BusinessDesk's investments editor, Frances Cook, responds to readers' emails on a weekly basis to answer various questions about money. Below you'll find her expert advice. Send your own questions to answers@businessdesk.co.nz.


Hi Frances,

I have $10,000 that I would like to invest but I'mnot quite sure where to put my money, especially with this unpredictable global situation that we’re in.

I started investing in two ETFs [exchange traded funds] on Investnow about seven months ago but I find that they're quite slow in terms of growth.

My question is, is it better to invest ($10,000) in ETFs or individual companies?

PS Thanks for your continued content helping people with financial literacy.

Kind regards,

R


Hi R,

You’re right, everything is quite unpredictable and strange in the world of money. When things get like this, I think it’s good to come back to money fundamentals, and not try to overcomplicate it. It tends to be when we’re trying to be clever that we end up tripping ourselves up.

You say that you’re finding the ETFs (exchange-traded funds) you’ve invested in to be quite slow. The thing is, seven months is a very short time in the investing world.

What you’re aiming for is a good result over 5-10 years. In that time you’ll (hopefully) have some amazing booms, where values shoot up over quite a short period of time. There will also likely be long periods of boring nothingness, where it goes up slowly or is even a bit flat. There will be short periods where it even goes backwards for a while.

Combine all of those, and you usually come out ahead.

The trick is that even the best investing experts struggle to pick which one of those phases will happen, and when. You need to be in the whole time to catch the sudden, unexpected jump upwards that makes it all worthwhile.

Some people do get good results investing in individual companies rather than ETFs, but that’s because it increases your risk. With the possibility of a recession looming over us, it’s even riskier to do that in the current environment.

Generally, to reduce your investment risk, you don’t want to invest in just one, two, or even ten companies. Fifty, a hundred, or even five hundred is far safer.

One company could collapse – and it’s likely to be the business that you least expect to fall over. But 500 of them? It’s likely most of them will soldier on through recession, some even producing profits, and then producing much more for you when they come out the other side of the economic bad times.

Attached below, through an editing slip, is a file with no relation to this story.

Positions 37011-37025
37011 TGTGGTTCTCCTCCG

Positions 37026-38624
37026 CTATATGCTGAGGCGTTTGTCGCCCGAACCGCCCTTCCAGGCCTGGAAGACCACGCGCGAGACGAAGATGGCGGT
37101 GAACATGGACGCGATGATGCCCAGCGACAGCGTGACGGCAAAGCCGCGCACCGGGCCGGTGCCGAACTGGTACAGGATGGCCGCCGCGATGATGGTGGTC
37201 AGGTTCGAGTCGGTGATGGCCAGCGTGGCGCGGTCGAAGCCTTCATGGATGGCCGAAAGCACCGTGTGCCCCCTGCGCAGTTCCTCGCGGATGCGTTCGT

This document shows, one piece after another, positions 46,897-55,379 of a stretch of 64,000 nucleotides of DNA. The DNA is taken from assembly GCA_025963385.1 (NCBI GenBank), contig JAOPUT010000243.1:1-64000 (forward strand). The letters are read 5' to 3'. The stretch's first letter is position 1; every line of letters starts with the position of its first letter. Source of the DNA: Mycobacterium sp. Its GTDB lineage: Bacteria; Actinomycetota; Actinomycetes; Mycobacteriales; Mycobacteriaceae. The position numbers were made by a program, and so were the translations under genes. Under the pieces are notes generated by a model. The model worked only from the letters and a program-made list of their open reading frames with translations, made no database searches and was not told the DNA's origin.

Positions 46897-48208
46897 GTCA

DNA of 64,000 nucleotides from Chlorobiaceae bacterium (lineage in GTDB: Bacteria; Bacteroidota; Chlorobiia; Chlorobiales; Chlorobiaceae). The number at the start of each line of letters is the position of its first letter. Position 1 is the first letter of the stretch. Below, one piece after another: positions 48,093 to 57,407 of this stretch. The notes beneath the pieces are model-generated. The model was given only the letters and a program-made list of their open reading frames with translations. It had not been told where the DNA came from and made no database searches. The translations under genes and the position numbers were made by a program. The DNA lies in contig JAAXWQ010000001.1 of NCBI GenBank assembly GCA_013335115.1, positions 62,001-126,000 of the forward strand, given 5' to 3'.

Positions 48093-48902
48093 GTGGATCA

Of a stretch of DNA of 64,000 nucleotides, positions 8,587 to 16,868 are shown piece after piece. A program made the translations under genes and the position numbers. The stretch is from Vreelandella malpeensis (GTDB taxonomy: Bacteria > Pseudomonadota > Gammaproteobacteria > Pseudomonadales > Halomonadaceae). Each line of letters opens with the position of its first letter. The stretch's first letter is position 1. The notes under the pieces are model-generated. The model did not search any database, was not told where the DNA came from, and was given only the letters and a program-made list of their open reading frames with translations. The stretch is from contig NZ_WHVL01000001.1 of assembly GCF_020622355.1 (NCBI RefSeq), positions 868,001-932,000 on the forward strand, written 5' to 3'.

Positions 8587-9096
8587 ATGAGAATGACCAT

It’s useful to be aware of the ways our brains can trick us at times like this. Humans have a dodgy bit of wiring that makes us prefer to feel like we’re doing something. Anything. Work harder, do more, get more, that's surely the way to get ahead.

Action is good. It’s how our ancestors dashed out of the way of the sabre-toothed tiger.

The problem is that the opposite strategy is usually the most successful in the investing world. You want to make a decision, make an investment once, and then sit back for a long period of time of doing nothing. 

The hardest thing for most investors is to do nothing. Yet, it’s often the most powerful thing we can do at a time like this. Sit back, leave your investments alone, or at most keep drip-feeding your money into those ETFs you chose.

Spreading your money through good quality companies, then leaving it alone for a few years, is the boring but most likely way to build wealth for most of us. 

It sounds like you’ve done your research, and already know this, but now have itchy feet. Trust your original plan and stick with it.

Get more money info when you listen to Frances Cook's Cooking the Books podcast here:


Send questions to answers@businessdesk.co.nz if you want to be featured in the column. Emails should be about 200 words, and we won't publish your name. Unfortunately, Frances is not able to respond to every email received, or offer individual financial advice.

Information in this column is general in nature, and should not be taken as individual financial advice. Frances Cook and BusinessDesk are not responsible for any loss a reader may suffer.